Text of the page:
You will get a guaranteed return by reducing your interest payments. This is usually more than what you would earn on the stock market and certainly more than what you would earn in a savings account.
To start paying off your debt, here are four things to consider:
- Calculate your disposable income (what’s left after taxes, bills and food)
- List all your regular expenses (even if they are recurring) and see if there is anything you can eliminate
- Create a budget based on that number and include paying down debt as an important part of the equation
It also helps identify what your financial goals are, so you can prioritize them within your budget. In this case, we assume that paying down the debt is your number one priority. By putting a monthly repayment into your budget, you will better ensure that you still have cash for necessities.
Another option to consider is a credit card balance transfer. This can allow you to consolidate all of your credit card debt into one low rate card and save you money on finance charges.
Tara Alderete, director of education and community at Money Management International, says it generally makes sense to prioritize debt reduction, but there are exceptions.
“If you already have enough savings in your emergency fund, you might want to focus on getting rid of debt quickly,” says Alderete. “However, if you only make minimum payments on extremely high interest rate debt, those debts can cause you to lose money and prevent you from reaching your overall financial goals, and you might want to focus on reimbursing these costly expenses. debt.”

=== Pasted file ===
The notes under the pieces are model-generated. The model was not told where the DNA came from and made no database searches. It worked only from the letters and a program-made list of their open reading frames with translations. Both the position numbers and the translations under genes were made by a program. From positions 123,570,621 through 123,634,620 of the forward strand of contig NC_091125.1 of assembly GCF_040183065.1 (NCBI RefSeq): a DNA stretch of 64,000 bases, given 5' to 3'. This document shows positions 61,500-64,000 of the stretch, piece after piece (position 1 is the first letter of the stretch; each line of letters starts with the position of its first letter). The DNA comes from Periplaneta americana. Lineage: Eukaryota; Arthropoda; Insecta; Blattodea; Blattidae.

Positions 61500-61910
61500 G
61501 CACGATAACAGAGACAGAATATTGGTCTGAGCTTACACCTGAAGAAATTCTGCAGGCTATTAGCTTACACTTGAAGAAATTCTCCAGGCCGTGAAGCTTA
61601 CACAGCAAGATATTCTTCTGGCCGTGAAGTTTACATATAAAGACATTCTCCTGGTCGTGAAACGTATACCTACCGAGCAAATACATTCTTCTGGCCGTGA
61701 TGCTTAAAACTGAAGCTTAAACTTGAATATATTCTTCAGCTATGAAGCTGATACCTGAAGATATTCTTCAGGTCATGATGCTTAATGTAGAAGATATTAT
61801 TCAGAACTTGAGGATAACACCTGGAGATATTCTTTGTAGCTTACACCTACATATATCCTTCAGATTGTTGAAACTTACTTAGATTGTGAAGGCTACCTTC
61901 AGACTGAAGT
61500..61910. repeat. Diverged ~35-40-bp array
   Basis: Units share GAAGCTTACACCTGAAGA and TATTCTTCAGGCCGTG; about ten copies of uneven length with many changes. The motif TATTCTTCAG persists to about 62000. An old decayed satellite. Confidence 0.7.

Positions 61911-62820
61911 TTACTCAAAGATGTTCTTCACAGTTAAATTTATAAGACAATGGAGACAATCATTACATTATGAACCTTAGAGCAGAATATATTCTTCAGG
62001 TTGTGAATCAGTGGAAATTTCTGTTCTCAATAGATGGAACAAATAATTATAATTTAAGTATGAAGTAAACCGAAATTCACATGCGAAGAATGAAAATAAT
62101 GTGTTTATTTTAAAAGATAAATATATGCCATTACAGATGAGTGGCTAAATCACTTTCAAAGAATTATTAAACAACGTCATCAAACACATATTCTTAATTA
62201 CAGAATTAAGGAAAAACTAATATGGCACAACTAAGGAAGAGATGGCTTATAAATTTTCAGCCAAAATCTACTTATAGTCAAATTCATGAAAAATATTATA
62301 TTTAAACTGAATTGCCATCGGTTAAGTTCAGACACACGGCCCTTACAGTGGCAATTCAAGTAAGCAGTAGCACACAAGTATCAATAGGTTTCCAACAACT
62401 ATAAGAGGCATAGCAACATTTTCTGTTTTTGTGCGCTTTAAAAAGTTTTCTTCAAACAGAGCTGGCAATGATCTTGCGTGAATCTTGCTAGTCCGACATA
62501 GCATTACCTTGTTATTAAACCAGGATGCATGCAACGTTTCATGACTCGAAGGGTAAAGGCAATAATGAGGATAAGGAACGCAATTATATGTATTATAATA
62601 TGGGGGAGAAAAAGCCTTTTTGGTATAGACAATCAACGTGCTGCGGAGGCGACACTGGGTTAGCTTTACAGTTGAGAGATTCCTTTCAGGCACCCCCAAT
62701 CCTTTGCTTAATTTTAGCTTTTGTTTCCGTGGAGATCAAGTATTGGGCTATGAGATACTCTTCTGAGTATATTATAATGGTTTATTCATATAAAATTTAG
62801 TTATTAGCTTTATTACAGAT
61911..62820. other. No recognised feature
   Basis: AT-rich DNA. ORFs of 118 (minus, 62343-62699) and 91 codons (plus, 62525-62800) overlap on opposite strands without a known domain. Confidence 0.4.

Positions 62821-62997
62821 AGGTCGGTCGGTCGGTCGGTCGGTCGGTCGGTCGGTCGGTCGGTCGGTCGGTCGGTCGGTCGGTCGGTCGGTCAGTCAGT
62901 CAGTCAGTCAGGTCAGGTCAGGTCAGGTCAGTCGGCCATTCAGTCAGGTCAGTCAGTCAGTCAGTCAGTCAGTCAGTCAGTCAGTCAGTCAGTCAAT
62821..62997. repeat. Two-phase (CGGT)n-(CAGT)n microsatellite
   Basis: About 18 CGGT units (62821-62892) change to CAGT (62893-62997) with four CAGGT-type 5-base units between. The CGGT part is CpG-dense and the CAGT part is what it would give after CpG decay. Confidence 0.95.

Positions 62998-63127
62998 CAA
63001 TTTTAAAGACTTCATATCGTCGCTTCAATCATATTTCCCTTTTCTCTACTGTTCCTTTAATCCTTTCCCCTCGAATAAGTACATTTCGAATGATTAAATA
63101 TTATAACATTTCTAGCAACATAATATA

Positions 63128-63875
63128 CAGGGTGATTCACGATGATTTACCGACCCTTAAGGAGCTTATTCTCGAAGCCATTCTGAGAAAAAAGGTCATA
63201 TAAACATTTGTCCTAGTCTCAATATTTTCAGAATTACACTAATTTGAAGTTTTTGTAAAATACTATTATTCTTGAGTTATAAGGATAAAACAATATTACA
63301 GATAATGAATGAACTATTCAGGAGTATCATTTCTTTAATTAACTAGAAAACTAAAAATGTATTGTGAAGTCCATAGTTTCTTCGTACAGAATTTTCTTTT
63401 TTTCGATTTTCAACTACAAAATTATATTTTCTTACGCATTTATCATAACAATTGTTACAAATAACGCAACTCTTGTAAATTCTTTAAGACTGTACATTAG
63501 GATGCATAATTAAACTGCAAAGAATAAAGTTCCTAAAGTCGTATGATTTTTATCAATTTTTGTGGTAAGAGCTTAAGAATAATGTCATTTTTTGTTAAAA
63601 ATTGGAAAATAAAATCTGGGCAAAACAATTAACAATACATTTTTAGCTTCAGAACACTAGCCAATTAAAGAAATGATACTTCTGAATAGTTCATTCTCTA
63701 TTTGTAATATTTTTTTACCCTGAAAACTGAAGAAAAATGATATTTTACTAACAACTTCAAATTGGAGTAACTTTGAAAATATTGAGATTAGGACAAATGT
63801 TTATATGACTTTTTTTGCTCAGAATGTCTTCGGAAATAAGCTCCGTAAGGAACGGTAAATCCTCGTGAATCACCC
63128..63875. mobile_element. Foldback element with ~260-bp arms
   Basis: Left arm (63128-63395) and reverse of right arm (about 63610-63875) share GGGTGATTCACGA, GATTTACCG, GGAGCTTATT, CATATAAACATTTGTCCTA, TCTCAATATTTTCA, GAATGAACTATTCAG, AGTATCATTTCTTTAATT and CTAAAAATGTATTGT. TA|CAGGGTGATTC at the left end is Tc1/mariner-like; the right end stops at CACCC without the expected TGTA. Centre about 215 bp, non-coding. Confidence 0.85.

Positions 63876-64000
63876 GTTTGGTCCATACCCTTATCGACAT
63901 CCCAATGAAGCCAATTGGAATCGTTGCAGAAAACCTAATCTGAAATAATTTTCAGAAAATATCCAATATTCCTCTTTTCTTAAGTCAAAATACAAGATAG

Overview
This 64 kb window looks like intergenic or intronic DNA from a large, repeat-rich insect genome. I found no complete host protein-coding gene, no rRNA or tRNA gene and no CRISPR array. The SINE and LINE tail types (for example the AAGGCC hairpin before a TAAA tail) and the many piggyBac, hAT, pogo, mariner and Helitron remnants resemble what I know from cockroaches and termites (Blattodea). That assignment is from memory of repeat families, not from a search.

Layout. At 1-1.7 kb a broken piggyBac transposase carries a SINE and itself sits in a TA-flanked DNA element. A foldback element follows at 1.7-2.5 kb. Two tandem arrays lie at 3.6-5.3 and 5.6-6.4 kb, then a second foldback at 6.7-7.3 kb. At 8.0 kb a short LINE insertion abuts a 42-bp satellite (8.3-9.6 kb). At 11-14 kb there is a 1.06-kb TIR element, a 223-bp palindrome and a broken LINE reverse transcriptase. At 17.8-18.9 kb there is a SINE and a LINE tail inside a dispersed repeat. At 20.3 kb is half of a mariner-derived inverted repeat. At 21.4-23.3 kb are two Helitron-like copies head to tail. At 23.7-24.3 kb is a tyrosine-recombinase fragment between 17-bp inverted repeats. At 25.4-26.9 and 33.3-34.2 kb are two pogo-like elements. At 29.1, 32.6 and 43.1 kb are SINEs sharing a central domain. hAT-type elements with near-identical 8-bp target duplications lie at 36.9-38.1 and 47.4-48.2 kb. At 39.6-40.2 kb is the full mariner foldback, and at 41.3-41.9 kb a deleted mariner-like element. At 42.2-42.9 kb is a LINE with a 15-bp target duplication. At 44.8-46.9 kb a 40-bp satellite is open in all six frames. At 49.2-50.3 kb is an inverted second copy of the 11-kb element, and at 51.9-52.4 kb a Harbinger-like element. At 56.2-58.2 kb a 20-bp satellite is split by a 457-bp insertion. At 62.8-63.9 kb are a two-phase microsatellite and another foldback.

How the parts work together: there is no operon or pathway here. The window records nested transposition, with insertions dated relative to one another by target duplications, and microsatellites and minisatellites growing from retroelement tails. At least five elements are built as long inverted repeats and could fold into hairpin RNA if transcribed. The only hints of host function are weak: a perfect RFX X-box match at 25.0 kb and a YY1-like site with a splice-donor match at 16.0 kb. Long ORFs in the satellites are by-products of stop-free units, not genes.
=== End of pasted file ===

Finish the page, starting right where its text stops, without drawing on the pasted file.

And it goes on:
According to Alderete, an important part of budgeting is focusing on your priority spending first, so that you can free up some money to spend on a debt reduction plan while hopefully. the, still able to contribute to an emergency fund.
When deciding whether to pay tax deductible debt compared to savings, don’t worry about losing a tax deduction if you pay off the debt. The deduction is probably worth less than the annual interest you would have paid on the loan.
The ideal approach
The best solution might be to find a balance between economy and pay off the debt.
You may be paying more interest than you should, but having savings to cover sudden expenses will save you from the debt cycle.
Plus, having enough savings provides peace of mind. Some people are unlikely to feel comfortable with a strategy that drops their savings below a certain level. For them, saving and paying off debt at the same time may be the best approach.
“Every savings versus debt situation is on a case-by-case basis,” says Aaron Clarke, wealth advisor at Halpern Financial in Ashburn, Virginia. pay off debt and save at the same time.